Let me stop you right there. It sounds a lot like something out there, and everyone is saying it, Gwyneth Paltrow's GOOP. And if GOOP didn't exist, there'd be comparisons to Martha Stewart or any actress-turned-designer-who-decided-to-also-sell-candles. I simply don't believe that Blake Lively is creating a whole new genre of company. And the word "curated" could not be more overused at this point. I curated my medicine cabinet this morning. But, please, continue.
"I have so many passions outside of acting and things that I grew up being good at and that I don't utilise when acting. Acting was something that my family did so I just kind of got into it by default, but there was so much that I cultivated, thinking that I wouldn't be an actor."
I'm just good at so much, you guys! Well, she's got the Gwyneth pretention down. Which is kind of a surprisingly bad way to position this, considering much of her appeal is based on her easy-going, non-pretentious personality. Like, genuinely easy-going in the way Gwyneth Paltrow always protests that she's easy-going. To be a genetically blessed, somewhat talented and successful actress and then go on about how many other talents you have is just tacky. Especially when they're yet to be displayed and so far only being referenced by you. You, young beauty, who will clearly be expecting us to eat up your advice/recipes/curation of goods any time now. And like GOOP, which started out as just editorial and now every newsletter comes with a sales pitch, we're sure she's going to be asking for more than our readership eventually.
Who knows, maybe Blake Lively will be the new, sexy Martha Stewart. Maybe I will be eating up her curated lifestyle suggestions with a spoon. But, I'm not counting on it. Lively has just done too little with her life so far to be doling out lifestyle advice on such a grand scale. She's no Gwyneth. And let's face it, you know who's lifestyle brand we'd be gagging for? Blair Waldorf's.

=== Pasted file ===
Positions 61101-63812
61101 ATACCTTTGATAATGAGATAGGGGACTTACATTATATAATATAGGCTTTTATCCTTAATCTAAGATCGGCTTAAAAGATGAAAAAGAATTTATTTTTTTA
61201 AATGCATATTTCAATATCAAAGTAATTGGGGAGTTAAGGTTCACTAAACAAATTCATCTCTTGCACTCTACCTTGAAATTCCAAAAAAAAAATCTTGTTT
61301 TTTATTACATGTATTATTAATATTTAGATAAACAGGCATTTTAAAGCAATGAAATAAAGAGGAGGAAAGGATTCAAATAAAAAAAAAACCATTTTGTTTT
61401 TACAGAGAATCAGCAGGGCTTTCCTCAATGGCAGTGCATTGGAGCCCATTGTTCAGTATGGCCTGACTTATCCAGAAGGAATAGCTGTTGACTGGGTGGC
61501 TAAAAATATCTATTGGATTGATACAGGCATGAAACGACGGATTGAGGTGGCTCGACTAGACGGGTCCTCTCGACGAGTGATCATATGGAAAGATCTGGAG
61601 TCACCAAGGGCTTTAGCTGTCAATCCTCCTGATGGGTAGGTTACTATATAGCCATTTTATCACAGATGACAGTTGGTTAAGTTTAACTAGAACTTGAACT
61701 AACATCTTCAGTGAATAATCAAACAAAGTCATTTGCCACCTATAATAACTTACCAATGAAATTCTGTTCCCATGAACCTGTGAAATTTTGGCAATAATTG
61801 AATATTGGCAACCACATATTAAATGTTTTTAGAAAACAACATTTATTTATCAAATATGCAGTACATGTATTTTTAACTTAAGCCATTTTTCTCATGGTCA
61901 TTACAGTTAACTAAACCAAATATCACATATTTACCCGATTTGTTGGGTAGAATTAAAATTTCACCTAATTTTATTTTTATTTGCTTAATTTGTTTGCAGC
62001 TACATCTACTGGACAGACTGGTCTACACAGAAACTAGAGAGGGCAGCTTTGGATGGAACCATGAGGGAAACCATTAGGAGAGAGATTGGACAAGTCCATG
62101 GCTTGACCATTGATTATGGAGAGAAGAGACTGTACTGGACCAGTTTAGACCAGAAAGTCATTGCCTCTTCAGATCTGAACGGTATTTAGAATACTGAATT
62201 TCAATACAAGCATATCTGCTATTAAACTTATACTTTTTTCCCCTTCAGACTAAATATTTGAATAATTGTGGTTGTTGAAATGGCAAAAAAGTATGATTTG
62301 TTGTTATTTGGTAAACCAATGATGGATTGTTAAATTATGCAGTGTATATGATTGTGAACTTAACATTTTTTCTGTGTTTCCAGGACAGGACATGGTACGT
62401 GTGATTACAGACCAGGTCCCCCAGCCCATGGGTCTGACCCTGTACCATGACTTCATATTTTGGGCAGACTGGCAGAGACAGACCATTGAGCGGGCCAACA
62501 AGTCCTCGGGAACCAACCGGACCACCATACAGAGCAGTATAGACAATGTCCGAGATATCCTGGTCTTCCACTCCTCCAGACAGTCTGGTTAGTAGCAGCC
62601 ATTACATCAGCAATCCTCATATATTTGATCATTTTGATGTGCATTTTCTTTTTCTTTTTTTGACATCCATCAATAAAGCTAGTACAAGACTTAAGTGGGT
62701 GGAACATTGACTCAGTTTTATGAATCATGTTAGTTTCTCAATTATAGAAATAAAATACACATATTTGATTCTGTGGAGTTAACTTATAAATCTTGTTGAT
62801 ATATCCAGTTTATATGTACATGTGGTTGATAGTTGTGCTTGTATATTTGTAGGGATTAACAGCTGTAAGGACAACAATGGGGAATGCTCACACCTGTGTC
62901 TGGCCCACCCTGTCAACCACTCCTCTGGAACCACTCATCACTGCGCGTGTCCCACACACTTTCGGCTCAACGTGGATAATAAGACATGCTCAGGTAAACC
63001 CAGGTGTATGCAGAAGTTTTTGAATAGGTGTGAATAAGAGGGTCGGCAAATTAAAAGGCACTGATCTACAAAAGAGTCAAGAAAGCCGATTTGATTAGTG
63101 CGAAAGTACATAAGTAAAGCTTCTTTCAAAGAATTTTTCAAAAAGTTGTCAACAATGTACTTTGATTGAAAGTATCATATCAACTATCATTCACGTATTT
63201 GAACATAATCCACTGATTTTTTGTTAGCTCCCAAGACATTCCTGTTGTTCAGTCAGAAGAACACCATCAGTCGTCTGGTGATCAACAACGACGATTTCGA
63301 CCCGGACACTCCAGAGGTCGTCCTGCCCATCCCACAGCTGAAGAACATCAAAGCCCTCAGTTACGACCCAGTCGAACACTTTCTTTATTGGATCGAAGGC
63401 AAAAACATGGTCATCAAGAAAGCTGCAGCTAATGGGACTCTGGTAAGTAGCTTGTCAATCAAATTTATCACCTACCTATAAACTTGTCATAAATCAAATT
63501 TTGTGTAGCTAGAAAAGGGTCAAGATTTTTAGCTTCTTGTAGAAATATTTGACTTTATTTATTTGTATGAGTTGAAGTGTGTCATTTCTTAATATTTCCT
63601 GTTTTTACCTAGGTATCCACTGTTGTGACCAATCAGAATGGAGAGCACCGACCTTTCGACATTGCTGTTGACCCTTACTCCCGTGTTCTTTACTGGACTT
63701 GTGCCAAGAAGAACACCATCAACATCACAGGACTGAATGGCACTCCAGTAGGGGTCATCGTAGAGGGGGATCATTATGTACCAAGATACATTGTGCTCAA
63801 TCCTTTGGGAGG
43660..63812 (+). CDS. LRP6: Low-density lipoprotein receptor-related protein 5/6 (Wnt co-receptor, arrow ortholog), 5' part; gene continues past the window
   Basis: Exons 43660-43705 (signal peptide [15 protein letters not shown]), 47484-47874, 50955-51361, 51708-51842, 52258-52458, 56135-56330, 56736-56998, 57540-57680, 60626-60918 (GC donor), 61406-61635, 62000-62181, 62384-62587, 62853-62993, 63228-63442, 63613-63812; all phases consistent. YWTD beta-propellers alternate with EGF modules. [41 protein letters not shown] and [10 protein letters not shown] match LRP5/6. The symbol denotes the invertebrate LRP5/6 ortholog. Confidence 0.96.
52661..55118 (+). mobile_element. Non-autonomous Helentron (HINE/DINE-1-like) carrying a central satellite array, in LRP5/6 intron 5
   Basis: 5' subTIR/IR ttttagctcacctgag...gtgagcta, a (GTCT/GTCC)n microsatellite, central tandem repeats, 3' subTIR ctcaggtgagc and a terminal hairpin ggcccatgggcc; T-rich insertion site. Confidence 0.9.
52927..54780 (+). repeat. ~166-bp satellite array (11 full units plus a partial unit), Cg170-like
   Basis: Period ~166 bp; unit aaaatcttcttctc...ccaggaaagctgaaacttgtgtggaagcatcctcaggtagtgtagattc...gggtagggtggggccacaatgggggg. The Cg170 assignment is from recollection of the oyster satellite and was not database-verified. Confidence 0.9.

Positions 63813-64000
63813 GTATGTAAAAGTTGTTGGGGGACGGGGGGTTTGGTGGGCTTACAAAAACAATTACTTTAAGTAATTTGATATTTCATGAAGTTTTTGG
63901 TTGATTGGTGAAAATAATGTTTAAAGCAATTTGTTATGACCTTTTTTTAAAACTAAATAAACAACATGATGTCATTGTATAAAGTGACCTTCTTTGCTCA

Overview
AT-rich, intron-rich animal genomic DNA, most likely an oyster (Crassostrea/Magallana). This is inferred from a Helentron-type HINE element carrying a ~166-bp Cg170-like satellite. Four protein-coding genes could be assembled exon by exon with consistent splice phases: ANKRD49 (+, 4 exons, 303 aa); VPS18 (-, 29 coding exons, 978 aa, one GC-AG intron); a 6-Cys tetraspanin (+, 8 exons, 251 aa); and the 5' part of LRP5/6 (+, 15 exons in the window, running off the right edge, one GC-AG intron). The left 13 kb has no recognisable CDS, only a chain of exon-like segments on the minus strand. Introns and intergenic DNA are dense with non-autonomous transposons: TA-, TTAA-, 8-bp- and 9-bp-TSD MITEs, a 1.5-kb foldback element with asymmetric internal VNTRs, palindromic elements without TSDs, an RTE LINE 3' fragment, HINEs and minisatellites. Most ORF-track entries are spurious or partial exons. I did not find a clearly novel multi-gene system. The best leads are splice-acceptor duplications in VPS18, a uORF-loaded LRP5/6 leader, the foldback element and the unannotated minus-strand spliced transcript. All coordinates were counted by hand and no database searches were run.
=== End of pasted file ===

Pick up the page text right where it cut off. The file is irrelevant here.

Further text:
But the most exciting continent swap was Ellery’s. Last week, the Sydney-based brand was invited to show in Paris by the Fédération Français de la Couture du Prêt-à-Porter des Couturiers et des Créateurs de Mode, a covetous invitation that only two other local designers (Collette Dinnigan and Martin Grant) have ever been extended.
30-year-old Kym Ellery showed her new collection on Sunday at Paris’ Hôtel D'Évreux. Inspired by 70s interior architecture, collage and the mediating mind, the collection was a focused edit of luxurious textiles that celebrated the sculptural Ellery silhouette. Crop tops (it wouldn’t be Spring 2014 without them) featured long sleeves that flared out from the elbow. Billowing flared pants, worn so effectively by Hanne Gaby Odiele in Ellery’s Fall campaign, made a return, giving a sharp pinstripe suit the vague outline of a fishtail gown.
But back to those textiles. Weightless silk organza, metallic striped gauze, wood-grain lamé, satin foam and hand sewn netted sequins were all used to create an incandescent sense of decadence and depth. In addition, Contemporary Artist Ben Baretto was commissioned by the designer to recreate his works into bespoke panels, which have then been artfully inserted into garments.
That appreciation for couture detailing should work in Ellery’s favour when it comes to putting together the official schedule of future Paris Fashion Week seasons. At present, Ellery is part of the official off-schedule for newcomers, and will graduate to the official calendar depending on her level of success. We have faith.
Images courtesy of EVH PR